We wanted contemporary art, good food, nice vistas, some history, a bit of shopping. The Hudson Valley seemed to fit the bill on all counts as my partner, Jane, and I, traveling from Baltimore to New England, sought a quaint detour last summer. We wanted contemporary art, good food, nice vistas, some history, a bit of shopping. The Hudson Valley seemed to fit the bill on all counts as my partner, Jane, and I, traveling from Baltimore to New England, sought a quaint detour last summer.
There’s not really a consensus on what encompasses the Hudson Valley geographically. Technically it could include all 10 of the counties in New York State along the Hudson River as it runs from Albany to Manhattan, about 150 miles. But the region that interests most people might be half or even a third of that distance. Still, within those smaller borders, there are many contrasts. The west side of the Hudson is more nature-minded and bohemian, with towns like New Paltz, Woodstock, and Saugerties nestled at the foot of the Catskills. The east side features more landmarks like the Vanderbilt Mansion, and compared to their counterparts across the river, the towns—Hyde Park, Rhinebeck, Red Hook, and Hudson—are hipster-ish in a different sort of way. Not in a great way, some longtime residents might say.
The gentrification of the Hudson Valley, ongoing for decades, has accelerated in recent years, mainly due to an influx of refugees from Brooklyn. So much so that the area is now known as “NoBro,” “hipsturbia” and “Williamsburg on the Hudson.” At its most innocuous, this means seeing a lot of tattoos, vintage dresses, big horn-rimmed eyeglasses, man buns and skinny jeans. At its most insidious, it means locals getting priced out and bought out of homes and businesses they have owned for generations, the essence and character of these towns disappearing, negating the possibility of economic, ethnic and sociopolitical diversity.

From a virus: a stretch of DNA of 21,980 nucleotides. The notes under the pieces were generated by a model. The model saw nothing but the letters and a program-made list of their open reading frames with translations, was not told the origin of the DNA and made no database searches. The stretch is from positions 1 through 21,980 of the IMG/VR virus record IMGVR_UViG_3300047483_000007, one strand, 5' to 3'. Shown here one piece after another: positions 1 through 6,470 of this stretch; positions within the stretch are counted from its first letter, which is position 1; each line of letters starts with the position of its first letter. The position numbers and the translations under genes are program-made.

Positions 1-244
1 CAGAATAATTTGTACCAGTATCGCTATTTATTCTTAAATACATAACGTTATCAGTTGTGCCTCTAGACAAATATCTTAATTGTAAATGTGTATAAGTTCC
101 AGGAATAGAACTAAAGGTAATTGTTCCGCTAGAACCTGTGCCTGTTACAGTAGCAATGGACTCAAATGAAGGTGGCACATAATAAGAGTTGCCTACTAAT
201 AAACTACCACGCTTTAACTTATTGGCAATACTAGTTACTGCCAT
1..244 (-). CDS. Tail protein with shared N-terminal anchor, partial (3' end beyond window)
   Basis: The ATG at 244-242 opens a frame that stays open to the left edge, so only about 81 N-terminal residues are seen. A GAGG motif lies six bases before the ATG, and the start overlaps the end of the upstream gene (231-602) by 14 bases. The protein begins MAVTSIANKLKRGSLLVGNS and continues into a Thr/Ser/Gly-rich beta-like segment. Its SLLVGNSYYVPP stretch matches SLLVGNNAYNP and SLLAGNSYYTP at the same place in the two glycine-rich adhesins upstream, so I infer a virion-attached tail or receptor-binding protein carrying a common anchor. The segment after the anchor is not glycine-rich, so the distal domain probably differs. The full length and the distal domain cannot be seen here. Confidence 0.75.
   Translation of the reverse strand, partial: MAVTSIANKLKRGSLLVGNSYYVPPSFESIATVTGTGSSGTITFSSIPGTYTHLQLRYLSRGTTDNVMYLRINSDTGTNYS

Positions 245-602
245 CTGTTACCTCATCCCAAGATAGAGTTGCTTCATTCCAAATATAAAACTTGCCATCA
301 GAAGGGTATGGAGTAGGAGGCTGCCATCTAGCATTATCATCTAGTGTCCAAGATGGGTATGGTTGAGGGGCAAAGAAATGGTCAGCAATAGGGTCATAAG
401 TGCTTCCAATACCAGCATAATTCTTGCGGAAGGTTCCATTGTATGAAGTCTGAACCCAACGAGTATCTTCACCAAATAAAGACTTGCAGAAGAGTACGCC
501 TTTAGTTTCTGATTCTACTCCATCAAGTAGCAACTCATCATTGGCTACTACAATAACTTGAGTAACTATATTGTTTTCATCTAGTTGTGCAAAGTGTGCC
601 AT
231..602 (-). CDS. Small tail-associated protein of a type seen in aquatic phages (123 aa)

Tourists tend not to perceive any of this or find it inconvenient to acknowledge while vacationing there. After all, the Brooklynization of the Hudson Valley allows visitors to enjoy a boon of art, farm-to-table restaurants, wineries, cafes and artisanal boutiques, all in a bucolic setting. Indeed, that’s why Jane and I were there, and if not for one restaurant experience, the hipsteria was tolerable, if not agreeable. But we’ll get to that later.
First, we went to the Storm King Art Center in the lower Hudson Valley, a sprawling, beautiful landscape of fields, hills and woods that contains the largest collection of contemporary outdoor sculptures in the country, spread out over 500 acres. It’d be impossible to see more than a fraction of the collection if not for a handy option: bike rentals. Equipped with two beach cruisers, Jane and I wheeled around the property, coming across huge structures of steel girders, tubes and columns that were alternately majestic and playful. For lunch, we picnicked on top of a hill overlooking the park—a lovely way to while away a couple of hours. Heading north on Route 9, we made a quick stop in the village of Rhinebeck, browsing through a quirky five and dime called the A.L. Stickle Variety Store and getting snacks at the Bread Alone bakery and Samuel’s sweet shop. Then, instead of the Vanderbilt Mansion, we elected to go to a smaller historical home, Olana, the estate of the renowned painter Frederic Edwin Church.